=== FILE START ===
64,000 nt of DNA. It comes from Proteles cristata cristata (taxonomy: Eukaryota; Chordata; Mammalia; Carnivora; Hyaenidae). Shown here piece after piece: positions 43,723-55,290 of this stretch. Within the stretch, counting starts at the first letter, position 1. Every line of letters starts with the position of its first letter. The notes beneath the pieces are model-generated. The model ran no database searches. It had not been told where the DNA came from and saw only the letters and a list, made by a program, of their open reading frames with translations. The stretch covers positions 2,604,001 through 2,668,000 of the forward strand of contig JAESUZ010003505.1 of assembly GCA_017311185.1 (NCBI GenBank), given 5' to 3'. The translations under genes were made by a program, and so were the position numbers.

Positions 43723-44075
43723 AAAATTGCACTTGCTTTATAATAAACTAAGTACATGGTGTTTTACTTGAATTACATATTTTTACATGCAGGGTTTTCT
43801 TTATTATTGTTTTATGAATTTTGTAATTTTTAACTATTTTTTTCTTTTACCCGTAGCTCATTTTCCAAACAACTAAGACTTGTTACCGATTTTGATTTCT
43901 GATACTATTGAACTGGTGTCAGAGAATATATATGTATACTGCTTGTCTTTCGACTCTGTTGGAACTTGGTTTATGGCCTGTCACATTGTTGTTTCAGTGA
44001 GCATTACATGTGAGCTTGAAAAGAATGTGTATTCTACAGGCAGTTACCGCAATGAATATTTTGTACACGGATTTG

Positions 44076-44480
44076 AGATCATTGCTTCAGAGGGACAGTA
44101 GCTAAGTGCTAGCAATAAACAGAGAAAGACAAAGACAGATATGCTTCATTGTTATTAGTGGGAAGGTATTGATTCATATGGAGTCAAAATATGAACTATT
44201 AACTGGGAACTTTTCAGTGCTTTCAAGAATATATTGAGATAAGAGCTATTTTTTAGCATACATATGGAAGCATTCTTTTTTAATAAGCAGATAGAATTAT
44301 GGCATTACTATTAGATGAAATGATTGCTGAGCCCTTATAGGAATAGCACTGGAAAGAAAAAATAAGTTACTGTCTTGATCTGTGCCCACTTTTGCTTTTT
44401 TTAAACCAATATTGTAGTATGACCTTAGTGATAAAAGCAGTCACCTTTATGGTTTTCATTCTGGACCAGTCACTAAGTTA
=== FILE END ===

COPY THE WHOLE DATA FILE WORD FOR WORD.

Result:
64,000 nt of DNA. It comes from Proteles cristata cristata (taxonomy: Eukaryota; Chordata; Mammalia; Carnivora; Hyaenidae). Shown here piece after piece: positions 43,723-55,290 of this stretch. Within the stretch, counting starts at the first letter, position 1. Every line of letters starts with the position of its first letter. The notes beneath the pieces are model-generated. The model ran no database searches. It had not been told where the DNA came from and saw only the letters and a list, made by a program, of their open reading frames with translations. The stretch covers positions 2,604,001 through 2,668,000 of the forward strand of contig JAESUZ010003505.1 of assembly GCA_017311185.1 (NCBI GenBank), given 5' to 3'. The translations under genes were made by a program, and so were the position numbers.

Positions 43723-44075
43723 AAAATTGCACTTGCTTTATAATAAACTAAGTACATGGTGTTTTACTTGAATTACATATTTTTACATGCAGGGTTTTCT
43801 TTATTATTGTTTTATGAATTTTGTAATTTTTAACTATTTTTTTCTTTTACCCGTAGCTCATTTTCCAAACAACTAAGACTTGTTACCGATTTTGATTTCT
43901 GATACTATTGAACTGGTGTCAGAGAATATATATGTATACTGCTTGTCTTTCGACTCTGTTGGAACTTGGTTTATGGCCTGTCACATTGTTGTTTCAGTGA
44001 GCATTACATGTGAGCTTGAAAAGAATGTGTATTCTACAGGCAGTTACCGCAATGAATATTTTGTACACGGATTTG

Positions 44076-44480
44076 AGATCATTGCTTCAGAGGGACAGTA
44101 GCTAAGTGCTAGCAATAAACAGAGAAAGACAAAGACAGATATGCTTCATTGTTATTAGTGGGAAGGTATTGATTCATATGGAGTCAAAATATGAACTATT
44201 AACTGGGAACTTTTCAGTGCTTTCAAGAATATATTGAGATAAGAGCTATTTTTTAGCATACATATGGAAGCATTCTTTTTTAATAAGCAGATAGAATTAT
44301 GGCATTACTATTAGATGAAATGATTGCTGAGCCCTTATAGGAATAGCACTGGAAAGAAAAAATAAGTTACTGTCTTGATCTGTGCCCACTTTTGCTTTTT
44401 TTAAACCAATATTGTAGTATGACCTTAGTGATAAAAGCAGTCACCTTTATGGTTTTCATTCTGGACCAGTCACTAAGTTA